Scott Mlyn | CNBC
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Franklin said in a press release that it agreed to acquire Legg Mason for $50 per share, or $4.5 billion, in an all-cash deal and that it would assume about $2 billion of debt as part of the purchase.
The company also said its purchase of Legg Mason is expected to add to 2021 adjusted per-share earnings in the upper-20s percentage.
“This is a landmark acquisition for our organization that unlocks substantial value and growth opportunities driven by greater scale, diversity and balance across investment strategies, distribution channels and geographies,” said Greg Johnson, executive chairman of the Board of Franklin Resources.
“Our complementary strengths will enhance our strategic positioning and long-term growth potential, while also delivering on our goal of creating a more balanced and diversified organization that is competitively positioned to serve more clients in more places,” he added.
Baltimore-based Legg Mason, which manages $803.5 billion, operates nine investment managers that do business under separate brands. The current transaction is devised to preserve the autonomy of Legg Mason’s affiliates, Franklin said in its release.
San Mateo, California-based Franklin, meanwhile, has $698 billion in assets and manages a host of equity and bond investments under the Franklin Templeton brand.
Many active asset managers like Legg Mason and Franklin Resources have struggled in recent years as low-cost, “passive” index funds and ETFs draw investors away from the classical investment model based on managing fees and stock picking.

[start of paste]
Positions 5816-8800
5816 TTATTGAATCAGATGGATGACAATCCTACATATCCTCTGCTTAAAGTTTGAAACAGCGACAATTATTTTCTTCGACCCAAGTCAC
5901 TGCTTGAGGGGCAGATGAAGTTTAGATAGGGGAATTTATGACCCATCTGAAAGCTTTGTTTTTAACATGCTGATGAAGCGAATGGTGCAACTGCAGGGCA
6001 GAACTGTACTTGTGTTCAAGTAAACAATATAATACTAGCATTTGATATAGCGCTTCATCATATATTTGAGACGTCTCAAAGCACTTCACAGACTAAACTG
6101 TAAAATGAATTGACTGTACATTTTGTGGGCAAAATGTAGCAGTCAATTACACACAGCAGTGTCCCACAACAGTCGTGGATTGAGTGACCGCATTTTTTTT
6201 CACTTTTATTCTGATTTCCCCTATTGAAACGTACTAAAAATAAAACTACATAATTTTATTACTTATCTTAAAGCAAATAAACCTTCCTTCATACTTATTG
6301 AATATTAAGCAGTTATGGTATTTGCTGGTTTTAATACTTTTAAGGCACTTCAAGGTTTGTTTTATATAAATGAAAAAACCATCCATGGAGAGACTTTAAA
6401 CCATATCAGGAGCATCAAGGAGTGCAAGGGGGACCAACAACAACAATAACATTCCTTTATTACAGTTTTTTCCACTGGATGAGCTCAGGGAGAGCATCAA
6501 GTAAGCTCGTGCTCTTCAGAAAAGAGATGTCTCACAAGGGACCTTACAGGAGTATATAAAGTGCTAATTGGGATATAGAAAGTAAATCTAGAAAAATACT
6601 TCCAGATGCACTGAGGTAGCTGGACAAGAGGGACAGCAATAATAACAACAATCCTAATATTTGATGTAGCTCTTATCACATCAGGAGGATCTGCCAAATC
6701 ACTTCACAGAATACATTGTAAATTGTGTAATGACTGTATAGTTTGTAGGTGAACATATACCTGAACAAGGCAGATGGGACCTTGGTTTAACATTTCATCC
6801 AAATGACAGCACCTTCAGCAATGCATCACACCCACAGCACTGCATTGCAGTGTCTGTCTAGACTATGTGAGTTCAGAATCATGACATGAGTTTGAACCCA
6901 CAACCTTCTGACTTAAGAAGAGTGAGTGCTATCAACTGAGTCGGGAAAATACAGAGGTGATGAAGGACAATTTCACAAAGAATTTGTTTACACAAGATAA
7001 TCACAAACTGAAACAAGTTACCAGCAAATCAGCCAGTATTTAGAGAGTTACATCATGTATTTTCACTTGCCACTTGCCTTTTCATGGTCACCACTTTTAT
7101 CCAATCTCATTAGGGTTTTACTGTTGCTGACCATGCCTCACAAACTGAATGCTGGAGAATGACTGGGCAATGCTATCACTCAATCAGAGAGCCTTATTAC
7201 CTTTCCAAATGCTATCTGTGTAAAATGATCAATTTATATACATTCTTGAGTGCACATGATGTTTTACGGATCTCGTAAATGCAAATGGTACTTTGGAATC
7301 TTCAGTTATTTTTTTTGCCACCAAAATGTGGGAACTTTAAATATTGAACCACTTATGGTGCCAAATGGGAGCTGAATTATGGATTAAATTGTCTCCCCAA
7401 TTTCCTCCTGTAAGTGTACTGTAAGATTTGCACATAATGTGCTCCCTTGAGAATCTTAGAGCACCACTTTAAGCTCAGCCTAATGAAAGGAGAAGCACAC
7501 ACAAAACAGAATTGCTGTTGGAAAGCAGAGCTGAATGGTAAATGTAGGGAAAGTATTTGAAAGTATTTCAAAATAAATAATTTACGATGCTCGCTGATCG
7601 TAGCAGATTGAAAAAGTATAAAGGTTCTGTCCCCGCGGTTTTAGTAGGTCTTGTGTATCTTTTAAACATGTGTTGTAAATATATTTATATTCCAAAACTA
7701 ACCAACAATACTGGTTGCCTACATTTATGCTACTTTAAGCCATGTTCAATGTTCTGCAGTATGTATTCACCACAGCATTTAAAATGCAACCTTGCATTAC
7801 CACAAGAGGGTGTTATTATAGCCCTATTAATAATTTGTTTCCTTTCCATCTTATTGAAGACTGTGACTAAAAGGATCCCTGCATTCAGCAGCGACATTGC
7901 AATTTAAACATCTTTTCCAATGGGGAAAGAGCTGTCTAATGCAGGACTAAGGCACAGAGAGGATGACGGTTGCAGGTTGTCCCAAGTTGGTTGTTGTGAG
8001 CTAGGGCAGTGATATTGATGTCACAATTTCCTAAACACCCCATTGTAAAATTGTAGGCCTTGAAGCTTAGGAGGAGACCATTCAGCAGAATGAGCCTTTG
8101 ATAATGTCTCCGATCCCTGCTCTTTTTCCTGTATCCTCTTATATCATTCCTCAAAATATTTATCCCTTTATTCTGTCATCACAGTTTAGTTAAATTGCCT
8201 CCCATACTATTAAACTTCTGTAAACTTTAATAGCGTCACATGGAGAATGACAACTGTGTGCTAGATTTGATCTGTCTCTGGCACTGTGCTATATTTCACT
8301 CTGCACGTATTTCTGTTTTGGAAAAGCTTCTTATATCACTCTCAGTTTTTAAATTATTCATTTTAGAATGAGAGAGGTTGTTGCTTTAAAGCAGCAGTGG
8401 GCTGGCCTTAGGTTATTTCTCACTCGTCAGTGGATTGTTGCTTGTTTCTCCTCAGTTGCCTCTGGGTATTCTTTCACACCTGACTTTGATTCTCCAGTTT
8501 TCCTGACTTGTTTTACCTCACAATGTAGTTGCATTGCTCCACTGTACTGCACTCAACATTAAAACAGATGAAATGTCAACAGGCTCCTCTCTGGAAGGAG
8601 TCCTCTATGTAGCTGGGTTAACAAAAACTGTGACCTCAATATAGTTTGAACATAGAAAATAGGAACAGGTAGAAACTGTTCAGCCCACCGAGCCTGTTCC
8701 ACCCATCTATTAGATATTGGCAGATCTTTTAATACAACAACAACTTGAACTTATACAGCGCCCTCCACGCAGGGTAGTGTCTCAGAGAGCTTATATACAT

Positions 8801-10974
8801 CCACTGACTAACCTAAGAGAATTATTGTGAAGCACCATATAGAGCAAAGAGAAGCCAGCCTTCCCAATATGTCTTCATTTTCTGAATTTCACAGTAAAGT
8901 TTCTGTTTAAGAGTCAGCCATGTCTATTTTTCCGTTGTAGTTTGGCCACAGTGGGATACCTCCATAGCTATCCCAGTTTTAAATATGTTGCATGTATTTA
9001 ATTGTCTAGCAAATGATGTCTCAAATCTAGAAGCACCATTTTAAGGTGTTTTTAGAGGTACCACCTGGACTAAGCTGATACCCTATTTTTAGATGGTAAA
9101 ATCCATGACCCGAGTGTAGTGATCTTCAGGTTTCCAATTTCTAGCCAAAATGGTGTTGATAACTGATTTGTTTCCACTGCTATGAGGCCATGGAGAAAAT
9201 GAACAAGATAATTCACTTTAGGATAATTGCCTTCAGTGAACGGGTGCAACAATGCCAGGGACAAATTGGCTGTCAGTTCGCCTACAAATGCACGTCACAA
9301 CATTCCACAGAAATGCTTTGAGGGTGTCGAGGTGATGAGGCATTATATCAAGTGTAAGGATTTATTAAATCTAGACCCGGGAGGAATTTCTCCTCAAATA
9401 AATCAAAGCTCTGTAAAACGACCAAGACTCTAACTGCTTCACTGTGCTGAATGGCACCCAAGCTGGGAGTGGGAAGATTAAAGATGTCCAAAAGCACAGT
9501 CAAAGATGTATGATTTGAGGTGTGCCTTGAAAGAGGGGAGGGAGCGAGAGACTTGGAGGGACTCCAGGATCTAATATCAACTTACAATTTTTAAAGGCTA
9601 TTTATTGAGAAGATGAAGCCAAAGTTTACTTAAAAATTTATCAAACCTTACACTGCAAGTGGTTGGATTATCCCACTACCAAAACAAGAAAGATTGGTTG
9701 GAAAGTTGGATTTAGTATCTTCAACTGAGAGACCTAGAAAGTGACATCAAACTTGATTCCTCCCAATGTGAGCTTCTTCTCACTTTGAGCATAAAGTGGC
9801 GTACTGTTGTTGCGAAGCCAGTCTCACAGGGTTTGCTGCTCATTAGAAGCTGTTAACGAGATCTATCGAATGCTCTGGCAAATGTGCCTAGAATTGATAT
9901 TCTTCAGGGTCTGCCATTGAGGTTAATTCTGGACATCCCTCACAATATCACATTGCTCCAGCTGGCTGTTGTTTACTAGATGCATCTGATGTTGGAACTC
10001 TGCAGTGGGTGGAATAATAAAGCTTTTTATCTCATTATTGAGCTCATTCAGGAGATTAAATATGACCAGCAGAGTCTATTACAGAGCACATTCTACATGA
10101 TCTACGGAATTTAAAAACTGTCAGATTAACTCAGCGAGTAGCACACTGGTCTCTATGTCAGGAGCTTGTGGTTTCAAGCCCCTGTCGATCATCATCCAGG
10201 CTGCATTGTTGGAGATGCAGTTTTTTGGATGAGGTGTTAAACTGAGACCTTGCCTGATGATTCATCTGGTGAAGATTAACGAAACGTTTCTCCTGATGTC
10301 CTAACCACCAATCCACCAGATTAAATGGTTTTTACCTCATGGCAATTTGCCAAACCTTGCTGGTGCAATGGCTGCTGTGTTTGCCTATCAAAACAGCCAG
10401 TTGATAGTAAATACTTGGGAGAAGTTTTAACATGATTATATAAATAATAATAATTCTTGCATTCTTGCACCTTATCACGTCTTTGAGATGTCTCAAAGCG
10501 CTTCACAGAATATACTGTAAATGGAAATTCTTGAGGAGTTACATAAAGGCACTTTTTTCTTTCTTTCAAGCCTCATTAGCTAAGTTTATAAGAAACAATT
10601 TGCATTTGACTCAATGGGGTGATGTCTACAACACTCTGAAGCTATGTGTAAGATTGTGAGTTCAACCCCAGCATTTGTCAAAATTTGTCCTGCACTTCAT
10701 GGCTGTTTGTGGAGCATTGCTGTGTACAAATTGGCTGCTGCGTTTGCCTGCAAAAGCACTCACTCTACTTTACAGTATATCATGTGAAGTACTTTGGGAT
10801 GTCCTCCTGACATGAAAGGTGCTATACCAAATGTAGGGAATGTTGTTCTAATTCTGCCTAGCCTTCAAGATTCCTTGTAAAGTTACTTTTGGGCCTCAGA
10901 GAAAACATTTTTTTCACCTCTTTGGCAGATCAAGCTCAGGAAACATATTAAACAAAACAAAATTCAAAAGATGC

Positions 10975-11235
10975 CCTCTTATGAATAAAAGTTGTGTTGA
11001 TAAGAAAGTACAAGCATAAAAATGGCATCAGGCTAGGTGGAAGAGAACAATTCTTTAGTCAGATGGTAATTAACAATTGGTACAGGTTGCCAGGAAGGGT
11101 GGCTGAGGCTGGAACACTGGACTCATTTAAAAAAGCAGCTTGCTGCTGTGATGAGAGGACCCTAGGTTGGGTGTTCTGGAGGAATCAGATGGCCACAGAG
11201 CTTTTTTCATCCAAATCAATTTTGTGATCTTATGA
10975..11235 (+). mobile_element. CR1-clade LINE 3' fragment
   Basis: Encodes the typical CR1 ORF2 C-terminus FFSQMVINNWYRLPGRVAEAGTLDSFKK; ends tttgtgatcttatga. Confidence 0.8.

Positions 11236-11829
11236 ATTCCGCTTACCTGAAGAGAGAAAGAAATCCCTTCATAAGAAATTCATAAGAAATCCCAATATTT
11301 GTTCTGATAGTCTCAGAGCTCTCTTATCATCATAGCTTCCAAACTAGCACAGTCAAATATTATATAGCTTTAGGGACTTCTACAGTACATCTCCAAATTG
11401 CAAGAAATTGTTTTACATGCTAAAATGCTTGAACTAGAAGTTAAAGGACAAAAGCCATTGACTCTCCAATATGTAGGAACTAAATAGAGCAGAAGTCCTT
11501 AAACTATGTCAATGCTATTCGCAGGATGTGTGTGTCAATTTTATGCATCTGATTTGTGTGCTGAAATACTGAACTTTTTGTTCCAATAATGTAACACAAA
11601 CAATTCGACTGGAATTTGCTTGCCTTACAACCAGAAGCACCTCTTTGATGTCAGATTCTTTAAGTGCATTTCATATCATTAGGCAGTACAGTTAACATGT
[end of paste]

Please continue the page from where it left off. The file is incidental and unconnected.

At the beginning of the bull run, active managers had a nearly 3 to 1 advantage over passive in U.S. equity funds, according to Morningstar. But that gap began to narrow significantly in 2012 and has come down sharply since, with some research indicating that passive funds tracking indexes like the S&P 500 now control more than half of the U.S. stock market.
That transition away from active managers has kept profits under pressure at firms like Legg Mason and Franklin, forcing many in the industry to scramble to find new sources of revenue and slash costs.
Nelson Peltz speaking at the 2019 Delivering Alpha conference in New York on Sept. 19, 2019.
Adam Jeffery | CNBC
The announced deal also answers months of speculation over Legg Mason’s future after activist investor Trian Fund Management confirmed its second stake in the company.
When the activist investor confirmed its second stake in Legg Mason in May 2019, Trian CEO Nelson Peltz noted that his top priorities for the manager were cost reduction, organic and acquisition-based revenue growth and profitability. Both he and longtime lieutenant Ed Garden sit on Legg Mason’s board.
Peltz voiced his support of the deal in Franklin’s Tuesday press release.
“Given the dynamics of today’s rapidly evolving and increasingly competitive asset management sector, I believe this transaction is compelling. In our view, it offers an attractive valuation for Legg Mason’s shareholders,” he said.
“I believe it will also enable Legg Mason’s investment affiliates to remain at the forefront of an industry where scale is increasingly vital to success and to join Franklin Templeton,” Peltz added.
Trian owned 4.47% of Legg Mason equity at the end of 2019. Prior to its current stake, Trian owned Legg Mason from 2009 to 2016; Peltz sat on the board through 2014 before stepping down.